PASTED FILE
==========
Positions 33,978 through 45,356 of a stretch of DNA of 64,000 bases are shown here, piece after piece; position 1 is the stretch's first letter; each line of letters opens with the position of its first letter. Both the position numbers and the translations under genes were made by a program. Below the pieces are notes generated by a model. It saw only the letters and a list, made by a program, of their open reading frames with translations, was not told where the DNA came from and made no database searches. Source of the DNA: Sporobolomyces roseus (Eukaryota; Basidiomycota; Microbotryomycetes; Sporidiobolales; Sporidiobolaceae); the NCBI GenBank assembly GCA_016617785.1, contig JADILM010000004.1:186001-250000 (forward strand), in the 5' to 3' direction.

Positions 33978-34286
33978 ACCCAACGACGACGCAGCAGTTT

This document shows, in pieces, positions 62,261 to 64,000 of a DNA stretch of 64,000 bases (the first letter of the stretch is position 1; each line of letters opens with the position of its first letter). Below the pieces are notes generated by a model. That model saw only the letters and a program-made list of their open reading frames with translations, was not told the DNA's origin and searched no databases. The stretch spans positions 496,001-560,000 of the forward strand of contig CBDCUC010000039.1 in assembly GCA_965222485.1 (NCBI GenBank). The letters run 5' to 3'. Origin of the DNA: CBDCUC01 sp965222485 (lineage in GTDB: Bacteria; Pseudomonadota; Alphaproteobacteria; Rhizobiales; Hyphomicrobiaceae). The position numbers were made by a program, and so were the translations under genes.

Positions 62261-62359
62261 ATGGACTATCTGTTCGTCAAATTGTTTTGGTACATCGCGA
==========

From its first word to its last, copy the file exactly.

Positions 33,978 through 45,356 of a stretch of DNA of 64,000 bases are shown here, piece after piece; position 1 is the stretch's first letter; each line of letters opens with the position of its first letter. Both the position numbers and the translations under genes were made by a program. Below the pieces are notes generated by a model. It saw only the letters and a list, made by a program, of their open reading frames with translations, was not told where the DNA came from and made no database searches. Source of the DNA: Sporobolomyces roseus (Eukaryota; Basidiomycota; Microbotryomycetes; Sporidiobolales; Sporidiobolaceae); the NCBI GenBank assembly GCA_016617785.1, contig JADILM010000004.1:186001-250000 (forward strand), in the 5' to 3' direction.

Positions 33978-34286
33978 ACCCAACGACGACGCAGCAGTTT

This document shows, in pieces, positions 62,261 to 64,000 of a DNA stretch of 64,000 bases (the first letter of the stretch is position 1; each line of letters opens with the position of its first letter). Below the pieces are notes generated by a model. That model saw only the letters and a program-made list of their open reading frames with translations, was not told the DNA's origin and searched no databases. The stretch spans positions 496,001-560,000 of the forward strand of contig CBDCUC010000039.1 in assembly GCA_965222485.1 (NCBI GenBank). The letters run 5' to 3'. Origin of the DNA: CBDCUC01 sp965222485 (lineage in GTDB: Bacteria; Pseudomonadota; Alphaproteobacteria; Rhizobiales; Hyphomicrobiaceae). The position numbers were made by a program, and so were the translations under genes.

Positions 62261-62359
62261 ATGGACTATCTGTTCGTCAAATTGTTTTGGTACATCGCGA